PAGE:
Like she had on many other mornings, 65-year-old Sylvia was on her way to her job as an administrative assistant for a local engineering company. She was a passenger in her daughter’s car as they were traveling on Westmont Boulevard in Altamonte Springs. As they entered the intersection on a green light, a young man driving a pickup truck for a local company ran the red light and slammed into the passenger side of Sylvia’s daughter’s Honda where Sylvia was seated. These photographs were taken by a co-worker of Sylvia’s who came upon the scene. Unfortunately, the accident caused extraordinary injury to Sylvia including a closed-head injury with cerebral concussion, right humerus fracture, left eye palsy, and a complex fracture of the right wrist tendons as a result of severe lacerations. Sylvia never returned to work. Luckily, the corporate vehicle was insured for $500,000.00 which we recovered to help Sylvia during her early retirement.
Major Spinal Surgery
Michelle was driving her car eastbound on Highway 50 in east Orlando when a gentleman pulled out from an apartment complex on Michelle’s right side and struck the passenger side of her car forcing her off the road and into the median. The two cars involved in the accident were totally destroyed. Michelle’s condition steadily declined. She eventually needed surgery on her cervical and lumbar spine. I negotiated a settlement with the corporation that owned the vehicle driven by the salesman that caused the accident. Michelle was wise and purchased an annuity to help provide income for her and her children.
Biased Insurance Doctors
Michelle was involved in an auto accident and sought medical attention from a chiropractor that she trusted. During the course of the treatment, Michelle’s auto insurer insisted that she be evaluated by doctors chosen by the insurance company. Naturally, those doctors were biased against Michelle, and wrote reports claiming she did not need any further treatment. As a result, they began to deny reimbursement for Michelle’s expenses. Each time the bills were denied, my firm filed a lawsuit against the insurance company. At the conclusion of each lawsuit, the insurance company agreed to pay the full amount of Michelle’s outstanding medical bills and reimburse her for mileage and other domestic expenses. This case illustrates the bias that doctors have when they are hired by an insurance company.
Brandon was only five years old when he was attending a daycare in Fern Park, Florida. The daycare was understaffed, and Brandon was allowed to run inside the building without proper supervision. He tripped while running and as he fell his face hit the corner of a table knocking out some of his front teeth and causing permanent injury. We successfully negotiated a settlement with the insurer of the daycare company and established an annuity which provided Brandon with money on each of his birthdays and then a substantial amount of money each year after reaching the age of eighteen to pay for his college education.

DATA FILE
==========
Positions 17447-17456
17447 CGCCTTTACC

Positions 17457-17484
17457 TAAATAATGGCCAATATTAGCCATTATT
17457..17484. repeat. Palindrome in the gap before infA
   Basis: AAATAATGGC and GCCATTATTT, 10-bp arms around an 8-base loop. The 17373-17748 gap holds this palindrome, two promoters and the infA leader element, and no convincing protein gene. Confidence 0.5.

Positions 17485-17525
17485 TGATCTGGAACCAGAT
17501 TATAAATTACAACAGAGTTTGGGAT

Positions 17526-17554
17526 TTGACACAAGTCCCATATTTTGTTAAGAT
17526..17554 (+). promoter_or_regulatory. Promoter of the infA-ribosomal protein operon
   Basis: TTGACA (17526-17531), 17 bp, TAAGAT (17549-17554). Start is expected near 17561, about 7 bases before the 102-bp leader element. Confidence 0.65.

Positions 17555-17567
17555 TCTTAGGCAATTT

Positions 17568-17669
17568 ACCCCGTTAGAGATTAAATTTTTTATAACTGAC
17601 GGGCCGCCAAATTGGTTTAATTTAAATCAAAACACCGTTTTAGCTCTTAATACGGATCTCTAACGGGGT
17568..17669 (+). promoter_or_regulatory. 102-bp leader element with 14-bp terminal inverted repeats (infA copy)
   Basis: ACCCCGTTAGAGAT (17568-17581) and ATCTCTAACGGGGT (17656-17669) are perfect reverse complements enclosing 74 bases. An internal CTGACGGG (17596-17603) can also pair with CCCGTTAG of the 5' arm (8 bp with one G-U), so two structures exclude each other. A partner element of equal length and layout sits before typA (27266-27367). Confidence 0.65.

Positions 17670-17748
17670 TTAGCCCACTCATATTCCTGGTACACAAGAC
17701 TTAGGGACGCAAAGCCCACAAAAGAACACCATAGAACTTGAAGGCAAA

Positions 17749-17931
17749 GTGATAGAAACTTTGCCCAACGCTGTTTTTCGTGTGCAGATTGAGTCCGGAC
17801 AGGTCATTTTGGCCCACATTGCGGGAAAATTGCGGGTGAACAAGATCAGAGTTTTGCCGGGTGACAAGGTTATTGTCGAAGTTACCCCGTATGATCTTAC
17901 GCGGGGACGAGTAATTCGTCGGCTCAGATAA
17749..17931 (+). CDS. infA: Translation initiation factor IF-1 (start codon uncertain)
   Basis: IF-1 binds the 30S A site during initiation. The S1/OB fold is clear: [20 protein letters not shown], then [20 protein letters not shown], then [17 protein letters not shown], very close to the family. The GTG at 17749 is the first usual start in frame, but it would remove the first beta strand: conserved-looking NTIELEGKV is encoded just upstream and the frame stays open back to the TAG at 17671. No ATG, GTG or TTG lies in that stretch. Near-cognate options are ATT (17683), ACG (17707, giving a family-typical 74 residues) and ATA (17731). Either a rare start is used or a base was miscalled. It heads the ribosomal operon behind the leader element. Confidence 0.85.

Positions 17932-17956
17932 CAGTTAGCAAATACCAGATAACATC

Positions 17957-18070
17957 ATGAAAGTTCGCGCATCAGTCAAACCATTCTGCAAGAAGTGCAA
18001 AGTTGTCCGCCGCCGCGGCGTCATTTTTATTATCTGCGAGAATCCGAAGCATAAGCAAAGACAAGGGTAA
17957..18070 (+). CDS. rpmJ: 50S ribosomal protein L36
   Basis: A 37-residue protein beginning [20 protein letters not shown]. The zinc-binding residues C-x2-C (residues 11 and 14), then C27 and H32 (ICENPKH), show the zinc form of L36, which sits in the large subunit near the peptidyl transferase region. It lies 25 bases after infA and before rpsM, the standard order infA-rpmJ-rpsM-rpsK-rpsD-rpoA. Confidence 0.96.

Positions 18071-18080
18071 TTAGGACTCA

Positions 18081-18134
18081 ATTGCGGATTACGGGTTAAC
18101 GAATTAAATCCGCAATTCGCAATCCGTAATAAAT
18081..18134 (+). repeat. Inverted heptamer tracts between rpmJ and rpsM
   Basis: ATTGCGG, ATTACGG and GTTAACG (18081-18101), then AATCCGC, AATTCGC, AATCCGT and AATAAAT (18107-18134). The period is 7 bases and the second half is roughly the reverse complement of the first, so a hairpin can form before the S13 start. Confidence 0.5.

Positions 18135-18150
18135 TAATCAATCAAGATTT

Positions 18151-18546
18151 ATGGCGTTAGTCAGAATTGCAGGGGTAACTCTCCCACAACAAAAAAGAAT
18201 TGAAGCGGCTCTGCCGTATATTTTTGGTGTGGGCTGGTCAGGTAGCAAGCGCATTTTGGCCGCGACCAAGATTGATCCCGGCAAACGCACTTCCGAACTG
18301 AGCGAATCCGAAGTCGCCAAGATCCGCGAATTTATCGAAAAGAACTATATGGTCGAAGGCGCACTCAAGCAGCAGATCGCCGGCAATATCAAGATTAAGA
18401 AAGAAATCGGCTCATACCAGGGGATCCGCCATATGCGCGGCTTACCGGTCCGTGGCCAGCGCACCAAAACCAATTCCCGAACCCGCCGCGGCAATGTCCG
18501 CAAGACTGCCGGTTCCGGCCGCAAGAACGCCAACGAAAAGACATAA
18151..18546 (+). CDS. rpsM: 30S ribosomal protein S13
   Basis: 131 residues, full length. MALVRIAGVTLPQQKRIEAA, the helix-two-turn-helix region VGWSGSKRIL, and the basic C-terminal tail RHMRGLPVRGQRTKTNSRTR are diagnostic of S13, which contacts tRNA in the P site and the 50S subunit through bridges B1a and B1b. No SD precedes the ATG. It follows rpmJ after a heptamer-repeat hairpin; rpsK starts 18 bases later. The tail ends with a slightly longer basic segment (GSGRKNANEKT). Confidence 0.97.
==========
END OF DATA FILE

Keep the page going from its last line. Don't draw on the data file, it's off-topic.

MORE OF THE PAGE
“You’re Out of Luck”
Norris grew up in Apopka and is a central Florida native. He had recently purchased a used Buick and went to his auto agent to renew his policy and insure his new car. Days later, he was involved in an accident and the car was severely damaged. When he went back to the agency to report the accident, they literally told him, “You’re out of luck.” The agency claimed that the insurer cancelled his policy and provided him proper notice. Norris had kept accurate records which convinced me that he was right and the insurance company was wrong. We filed suit against his insurer. During the litigation, Norris incurred additional storage expenses due to the insurer’s delay. We ultimately prevailed getting the insurer to pay for the full repairs and the additional damages for loss of use and storage due to the additional delay caused by the insurance company failing to accept responsibility for paying for the repairs.
Family Nightmare Auto Accident
Kim and her teenage daughter were passengers in a friend’s Chevrolet minivan traveling on Highway 50, when a man driving a pick up truck ran a stop sign and from a side street and plowed into the van. Since the accident occurred at highway speeds, both vehicles were totally destroyed, and the negligent driver’s pick-up truck burst into flames. Kim lost consciousness, and was severely injured. When she awoke, she saw the pickup in flames next to their van. Luckily, she was able to get out of the van, save her daughter’s life, and escape additional injury. The driver of the pick-up truck was intoxicated and had no insurance. Luckily, Kim and her friend who owned the Chevy van had uninsured motorist protection on their individual policies to provide them with benefits when involved in an accident with an uninsured driver. We were able to obtain substantial settlements for Kim her daughter, and the van owner who all suffered significant injury and loss of income as a result of the accident. This case illustrates the importance of having uninsured motorist coverage.
Uninsured Motorist Saved the Day